State attorney general Aaron Ford has been on the job less than a year.
But he hit the ground running.
“There hasn’t been any downtime since day one on the job,” Ford told KNPR's State of Nevada.
His office joined 48 other states in an antitrust investigation of tech giant Google. They joined a lawsuit challenging the Trump administration's efforts to declare a national emergency and divert military funding to building a wall along the southern border. The office also joined the suit over the detention of migrant children at the border.
Ford said all of those lawsuits are connected to the way he sees the job of an attorney general.
“I’ve viewed the job from a very simple lens. And it’s the same lens that I viewed my job as a state senator," he said, "It is the same lens through which I viewed my candidacy, and it is how are these policies, practices, regulations, rules, laws, whatever the case may be, effecting Nevada families.”
He said he has a very broad definition of 'family.' It includes people who have lived in Nevada their whole lives to people who have just moved here. It also includes families of all sizes and backgrounds.
Ford said if something is having a "negative impact" on the Nevada family, his office will "gear up."
Every new AG comes in with a set of priorities and his include what he calls the three C's.
The first C is constitutional rights and civil rights.
“Every constitutional amendment from one through 27 is a priority in my office,” he said.
The second C is consumer protections. He wants to make sure Nevadans are protected from unscrupulous entities and individuals.
The final C is criminal justice and criminal justice reform.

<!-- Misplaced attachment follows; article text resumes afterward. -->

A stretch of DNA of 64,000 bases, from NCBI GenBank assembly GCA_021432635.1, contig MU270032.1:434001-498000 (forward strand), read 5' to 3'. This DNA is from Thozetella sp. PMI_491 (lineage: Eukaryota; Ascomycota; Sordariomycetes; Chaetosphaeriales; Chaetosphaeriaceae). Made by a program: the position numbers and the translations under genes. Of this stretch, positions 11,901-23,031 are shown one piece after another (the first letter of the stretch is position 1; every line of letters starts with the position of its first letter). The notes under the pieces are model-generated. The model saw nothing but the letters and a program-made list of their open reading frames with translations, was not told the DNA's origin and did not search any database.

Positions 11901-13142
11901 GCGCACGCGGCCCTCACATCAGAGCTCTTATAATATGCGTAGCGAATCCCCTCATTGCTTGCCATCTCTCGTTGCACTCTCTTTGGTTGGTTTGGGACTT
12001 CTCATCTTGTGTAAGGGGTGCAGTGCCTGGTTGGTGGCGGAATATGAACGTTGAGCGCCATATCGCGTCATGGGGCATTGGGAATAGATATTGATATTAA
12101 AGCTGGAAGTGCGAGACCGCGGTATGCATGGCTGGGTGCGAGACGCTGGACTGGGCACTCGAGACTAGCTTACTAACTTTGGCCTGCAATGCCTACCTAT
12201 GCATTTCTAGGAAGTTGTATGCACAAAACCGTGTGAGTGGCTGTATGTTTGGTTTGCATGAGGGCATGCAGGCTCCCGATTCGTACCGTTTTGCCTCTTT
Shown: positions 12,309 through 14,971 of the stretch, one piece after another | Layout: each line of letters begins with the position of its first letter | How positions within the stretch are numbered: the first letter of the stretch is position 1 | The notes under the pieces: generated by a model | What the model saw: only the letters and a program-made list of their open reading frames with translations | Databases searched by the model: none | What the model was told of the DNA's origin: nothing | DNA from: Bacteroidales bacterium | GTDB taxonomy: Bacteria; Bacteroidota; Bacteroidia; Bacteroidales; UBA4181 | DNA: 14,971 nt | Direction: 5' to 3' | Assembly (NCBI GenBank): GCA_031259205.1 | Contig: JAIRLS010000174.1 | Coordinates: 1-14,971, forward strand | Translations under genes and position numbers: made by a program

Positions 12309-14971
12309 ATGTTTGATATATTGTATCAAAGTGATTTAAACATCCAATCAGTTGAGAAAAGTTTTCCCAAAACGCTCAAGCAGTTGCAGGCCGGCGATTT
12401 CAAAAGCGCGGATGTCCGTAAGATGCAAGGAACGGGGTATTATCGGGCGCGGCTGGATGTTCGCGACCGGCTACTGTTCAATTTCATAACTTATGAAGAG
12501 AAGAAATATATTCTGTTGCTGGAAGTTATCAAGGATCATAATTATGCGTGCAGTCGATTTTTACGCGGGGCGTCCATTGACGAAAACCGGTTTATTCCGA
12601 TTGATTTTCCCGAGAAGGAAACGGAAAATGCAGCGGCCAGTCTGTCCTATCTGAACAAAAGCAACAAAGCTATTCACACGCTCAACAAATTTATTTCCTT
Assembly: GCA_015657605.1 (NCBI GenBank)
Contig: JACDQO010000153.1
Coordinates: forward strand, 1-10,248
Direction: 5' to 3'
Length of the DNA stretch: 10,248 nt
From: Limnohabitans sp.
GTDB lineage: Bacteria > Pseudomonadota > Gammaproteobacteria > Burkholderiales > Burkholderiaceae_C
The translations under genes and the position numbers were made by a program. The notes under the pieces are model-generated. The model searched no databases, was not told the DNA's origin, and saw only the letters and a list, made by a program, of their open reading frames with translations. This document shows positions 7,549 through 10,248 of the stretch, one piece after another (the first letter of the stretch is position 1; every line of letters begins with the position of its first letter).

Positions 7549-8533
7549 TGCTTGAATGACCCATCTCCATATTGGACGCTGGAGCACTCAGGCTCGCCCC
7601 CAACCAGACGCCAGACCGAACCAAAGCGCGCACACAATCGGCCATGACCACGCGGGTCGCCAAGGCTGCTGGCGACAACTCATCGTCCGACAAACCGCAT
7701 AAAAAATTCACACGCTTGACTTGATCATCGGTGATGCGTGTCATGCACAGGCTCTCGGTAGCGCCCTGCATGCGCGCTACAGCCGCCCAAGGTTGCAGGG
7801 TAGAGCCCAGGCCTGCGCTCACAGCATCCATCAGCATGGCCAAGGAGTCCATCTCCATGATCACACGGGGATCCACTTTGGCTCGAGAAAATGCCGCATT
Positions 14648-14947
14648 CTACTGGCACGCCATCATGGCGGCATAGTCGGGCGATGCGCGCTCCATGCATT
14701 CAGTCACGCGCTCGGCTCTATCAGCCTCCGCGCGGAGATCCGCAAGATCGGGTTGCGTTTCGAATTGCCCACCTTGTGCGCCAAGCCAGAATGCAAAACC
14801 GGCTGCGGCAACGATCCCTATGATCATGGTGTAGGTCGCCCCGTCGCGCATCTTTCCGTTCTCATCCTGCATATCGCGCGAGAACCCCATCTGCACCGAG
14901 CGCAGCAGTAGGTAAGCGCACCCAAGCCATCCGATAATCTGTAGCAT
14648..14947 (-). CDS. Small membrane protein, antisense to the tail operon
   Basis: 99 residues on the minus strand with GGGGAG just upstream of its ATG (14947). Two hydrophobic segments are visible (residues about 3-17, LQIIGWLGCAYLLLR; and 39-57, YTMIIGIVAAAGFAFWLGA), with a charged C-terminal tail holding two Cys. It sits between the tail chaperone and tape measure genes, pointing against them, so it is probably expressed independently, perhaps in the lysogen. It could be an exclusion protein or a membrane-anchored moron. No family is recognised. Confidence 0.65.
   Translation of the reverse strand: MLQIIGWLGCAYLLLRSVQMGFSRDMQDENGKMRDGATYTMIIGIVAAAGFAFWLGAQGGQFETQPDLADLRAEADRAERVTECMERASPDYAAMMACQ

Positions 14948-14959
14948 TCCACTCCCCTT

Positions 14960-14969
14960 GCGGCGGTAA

Ford believes there are three types of communities in the country. Those that trust the government completely, those that have some trust and those who have no trust.
He hopes to focus on the three C's and those three communities to repair that trust.
“In my estimation, my job as attorney general is to do three things at a minimum. That is to augment trust where it already exists. It’s to restore trust where it’s been diminished and it’s to create it where it has never existed in the first instant," he said.
Ford faces a potential problem with people who distrust the government when it comes to gun rights. On January 1, the state’s new background check and red flag laws for gun control go into effect.
Some sheriffs in rural Nevada have vowed they would not enforce the new rules.
Ford warned against that idea at a speech before Nevada's Sheriffs' and Chiefs' Association, noting that it was the duty of everyone in law enforcement to uphold a law regardless of how they felt about the law.
He said that unless a court rules that a law is unconstitutional, it is considered constitutional and should be upheld.
In addition, Ford explained what could happen if a law enforcement official didn't uphold that law.
“There are concerns about an individual who does not uphold the law being held personally liable if someone gets hurt because you did not uphold that law,” he said, continuing, “They don’t have to worry about me suing. They have to worry about potentially an aggrieved individual suing”
Ford took over from Adam Laxalt, who left the position to run for governor. The new AG has kept some of the priorities of his predecessor, including addressing the backlog of rape kits, which he said has already processed 5,000 kits and had DNA matches on about half.
He also kept up the legal assistance for veterans and the elderly.
Ford said in 2020 his office will focus on enforcing the new gun laws, keeping Yucca Mountain from being opened as the nation's nuclear waste repository and stayed focused on its three C's.
Aaron Ford, attorney general, State of Nevada
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